Mr William Cumming booked through Cooks Travel at Sydney.
Mr John Ebsworth was a prominent solicitor practising in Melbourne and was the holder of a Master Mariner's Certificate. Prior to engaging in the practice of law, he occupied the positions of Second and Chief Officer of Steamers trading between London and Australia for seven or eight years, and on account of his seafaring experience, his services were greatly sought for in the Marine Court of Victoria. Mr Ebsworth was a prominent Mason and was the son of Mr John Ebsworth, solicitor of London.
Mrs Govett, a resident of the western district, Victoria, and for some time before sailing, had been residing with Mrs Orr at Maclay Street, Potts Point.
Miss Henderson, a maid in the service of Mrs Smart of the Hotel Australia.
Mr J M S Hunter of Glasgow, returning to London from a visit to his son, was interested in pastoral pursuits in this State. 
Miss Lascelles of Geelong, the daughter of Mr Lascelles of the firm of Dennys, Lascelles and Company and one of the Geelong Harbour Trust Commissioners.
Mrs Starke and Miss Starke were the mother and sister of Mr H E Starke, barrister of Melbourne, who had been admitted to the New South Wales Bar on November 2nd. Mr Starke for whom much sympathy was felt, appeared in Sydney shortly after the event in the patents case.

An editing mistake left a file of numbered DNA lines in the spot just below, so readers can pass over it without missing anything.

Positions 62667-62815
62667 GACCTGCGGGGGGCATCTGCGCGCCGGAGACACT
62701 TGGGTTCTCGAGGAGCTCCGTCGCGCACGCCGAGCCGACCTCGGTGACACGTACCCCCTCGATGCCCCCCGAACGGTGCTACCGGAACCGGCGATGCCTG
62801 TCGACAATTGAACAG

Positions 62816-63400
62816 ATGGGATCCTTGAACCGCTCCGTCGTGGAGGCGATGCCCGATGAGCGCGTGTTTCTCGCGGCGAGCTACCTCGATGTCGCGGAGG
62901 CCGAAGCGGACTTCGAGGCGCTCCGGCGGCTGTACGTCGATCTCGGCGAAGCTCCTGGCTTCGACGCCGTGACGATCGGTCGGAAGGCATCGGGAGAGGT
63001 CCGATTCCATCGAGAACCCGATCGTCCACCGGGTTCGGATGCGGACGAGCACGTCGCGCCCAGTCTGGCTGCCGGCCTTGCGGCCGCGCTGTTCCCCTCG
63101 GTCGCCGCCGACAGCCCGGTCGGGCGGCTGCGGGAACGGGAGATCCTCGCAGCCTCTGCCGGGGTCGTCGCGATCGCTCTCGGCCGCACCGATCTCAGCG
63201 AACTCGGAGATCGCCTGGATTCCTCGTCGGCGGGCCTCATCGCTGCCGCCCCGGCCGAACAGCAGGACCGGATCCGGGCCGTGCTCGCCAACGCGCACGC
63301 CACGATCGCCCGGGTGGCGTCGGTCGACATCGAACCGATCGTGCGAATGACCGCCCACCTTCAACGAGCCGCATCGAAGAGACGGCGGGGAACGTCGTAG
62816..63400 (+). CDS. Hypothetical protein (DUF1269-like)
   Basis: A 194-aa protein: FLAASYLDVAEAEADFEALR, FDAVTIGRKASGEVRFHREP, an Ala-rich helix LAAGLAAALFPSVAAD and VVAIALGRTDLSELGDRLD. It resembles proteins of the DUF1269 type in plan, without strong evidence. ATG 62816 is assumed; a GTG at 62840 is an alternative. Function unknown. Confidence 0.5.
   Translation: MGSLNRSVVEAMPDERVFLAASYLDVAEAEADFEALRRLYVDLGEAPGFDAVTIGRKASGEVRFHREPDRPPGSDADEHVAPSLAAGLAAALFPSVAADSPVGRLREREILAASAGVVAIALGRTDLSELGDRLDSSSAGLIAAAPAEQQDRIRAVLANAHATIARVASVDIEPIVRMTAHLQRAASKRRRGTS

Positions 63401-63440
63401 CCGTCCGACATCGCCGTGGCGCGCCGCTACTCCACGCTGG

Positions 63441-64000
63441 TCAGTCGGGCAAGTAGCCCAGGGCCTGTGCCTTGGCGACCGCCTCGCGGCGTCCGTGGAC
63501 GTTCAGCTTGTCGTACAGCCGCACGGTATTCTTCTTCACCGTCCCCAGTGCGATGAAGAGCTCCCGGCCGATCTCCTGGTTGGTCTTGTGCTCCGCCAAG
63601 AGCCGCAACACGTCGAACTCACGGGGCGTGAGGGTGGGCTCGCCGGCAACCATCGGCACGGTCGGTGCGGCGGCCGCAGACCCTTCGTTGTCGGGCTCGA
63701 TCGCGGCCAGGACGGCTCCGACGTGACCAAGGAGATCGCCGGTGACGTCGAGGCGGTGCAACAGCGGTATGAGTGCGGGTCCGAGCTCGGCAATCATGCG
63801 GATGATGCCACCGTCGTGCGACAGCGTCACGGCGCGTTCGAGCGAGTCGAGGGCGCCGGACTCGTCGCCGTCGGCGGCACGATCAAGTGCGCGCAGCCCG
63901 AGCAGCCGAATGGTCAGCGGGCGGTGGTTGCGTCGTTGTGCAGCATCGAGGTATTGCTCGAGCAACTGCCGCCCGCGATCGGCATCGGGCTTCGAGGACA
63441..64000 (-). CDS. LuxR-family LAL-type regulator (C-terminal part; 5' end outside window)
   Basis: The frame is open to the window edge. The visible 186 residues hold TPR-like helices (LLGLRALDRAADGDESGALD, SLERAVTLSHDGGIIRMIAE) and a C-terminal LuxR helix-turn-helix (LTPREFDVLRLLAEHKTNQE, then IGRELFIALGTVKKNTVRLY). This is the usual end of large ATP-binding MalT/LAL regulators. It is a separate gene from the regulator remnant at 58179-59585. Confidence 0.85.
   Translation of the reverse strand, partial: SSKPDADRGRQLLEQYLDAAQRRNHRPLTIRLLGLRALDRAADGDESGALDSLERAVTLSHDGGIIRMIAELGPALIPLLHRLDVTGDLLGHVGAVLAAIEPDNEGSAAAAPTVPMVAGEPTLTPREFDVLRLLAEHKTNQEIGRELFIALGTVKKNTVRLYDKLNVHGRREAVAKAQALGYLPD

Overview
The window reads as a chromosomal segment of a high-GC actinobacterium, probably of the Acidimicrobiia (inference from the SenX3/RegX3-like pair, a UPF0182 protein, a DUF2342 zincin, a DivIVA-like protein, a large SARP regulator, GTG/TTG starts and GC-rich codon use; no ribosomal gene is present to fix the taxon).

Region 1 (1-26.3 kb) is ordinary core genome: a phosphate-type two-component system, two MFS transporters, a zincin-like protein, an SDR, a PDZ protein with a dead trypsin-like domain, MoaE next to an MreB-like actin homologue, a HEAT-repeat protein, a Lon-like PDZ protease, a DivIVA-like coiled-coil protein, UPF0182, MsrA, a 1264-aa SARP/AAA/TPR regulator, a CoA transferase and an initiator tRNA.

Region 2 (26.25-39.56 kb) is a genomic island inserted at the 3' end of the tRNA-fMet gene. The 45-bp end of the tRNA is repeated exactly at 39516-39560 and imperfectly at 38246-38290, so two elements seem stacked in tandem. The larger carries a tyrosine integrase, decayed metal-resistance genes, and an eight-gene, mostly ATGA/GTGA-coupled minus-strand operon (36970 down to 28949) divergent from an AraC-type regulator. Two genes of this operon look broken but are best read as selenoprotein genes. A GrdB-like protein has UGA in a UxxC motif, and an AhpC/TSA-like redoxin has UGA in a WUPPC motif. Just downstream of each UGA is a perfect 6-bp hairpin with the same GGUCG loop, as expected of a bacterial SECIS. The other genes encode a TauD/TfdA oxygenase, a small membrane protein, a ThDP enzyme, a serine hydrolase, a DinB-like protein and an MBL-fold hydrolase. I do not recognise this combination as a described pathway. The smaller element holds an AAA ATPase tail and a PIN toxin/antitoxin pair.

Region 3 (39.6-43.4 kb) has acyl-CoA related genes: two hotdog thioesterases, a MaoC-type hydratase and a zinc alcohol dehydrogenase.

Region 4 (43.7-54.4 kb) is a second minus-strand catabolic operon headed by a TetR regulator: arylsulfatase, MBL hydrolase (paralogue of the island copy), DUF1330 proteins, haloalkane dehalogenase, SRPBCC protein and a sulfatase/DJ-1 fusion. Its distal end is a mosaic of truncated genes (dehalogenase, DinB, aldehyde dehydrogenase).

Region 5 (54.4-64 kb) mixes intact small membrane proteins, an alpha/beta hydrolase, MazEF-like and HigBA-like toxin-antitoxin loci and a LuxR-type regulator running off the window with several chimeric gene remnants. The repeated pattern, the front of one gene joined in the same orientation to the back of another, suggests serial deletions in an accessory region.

Mr G H Tlckell, whose name appeared in the list of Third Class passengers from Melbourne, was the son of Captain Tickell, Victorian State Naval Commandant. Young Tickell, an only son, was in reality attached to the engineering staff of the Waratah and making the trip for the purpose of gaining practical experience in marine engineering.  
Mr J T Wilson and Miss Wilson, who also joined at Melbourne, resided at Malvern Road, Malvern.
Mrs and Miss Wilson, saloon passengers from Melbourne, the wife and daughter of the manager of the Royal Bank Victoria.


Calder the axeman


Bound for Cape Town

Mrs Harvey, Master Harvey and Silas Miller from Gisborne, New Zealand, who had joined the Waratah at Sydney for Cape Town.
Miss K Lees, a niece of Lieutenant Colonel Browne and was travelling with him. Miss Lees had been on a visit to Australia and was returning by the Waratah.
Miss L Cooke, Miss Lees lady’s maid returning to Cape Town with her.
Mr Charles Taylor and his wife and two small children returning to Kimberley, South Africa, from Australia. Mr Taylor lately worked in De Beers Mine at Kimberley and was an active member of the local North of England Association.

Let us also remember all those unmentioned passengers, the Captain and crew of the SS Waratah and the Durban passengers soon to board this ill-fated ship, which would vanish without trace on that fateful night of 27 July 1909.






Guest post by Suzanne-Jo Leff Patterson
July 2013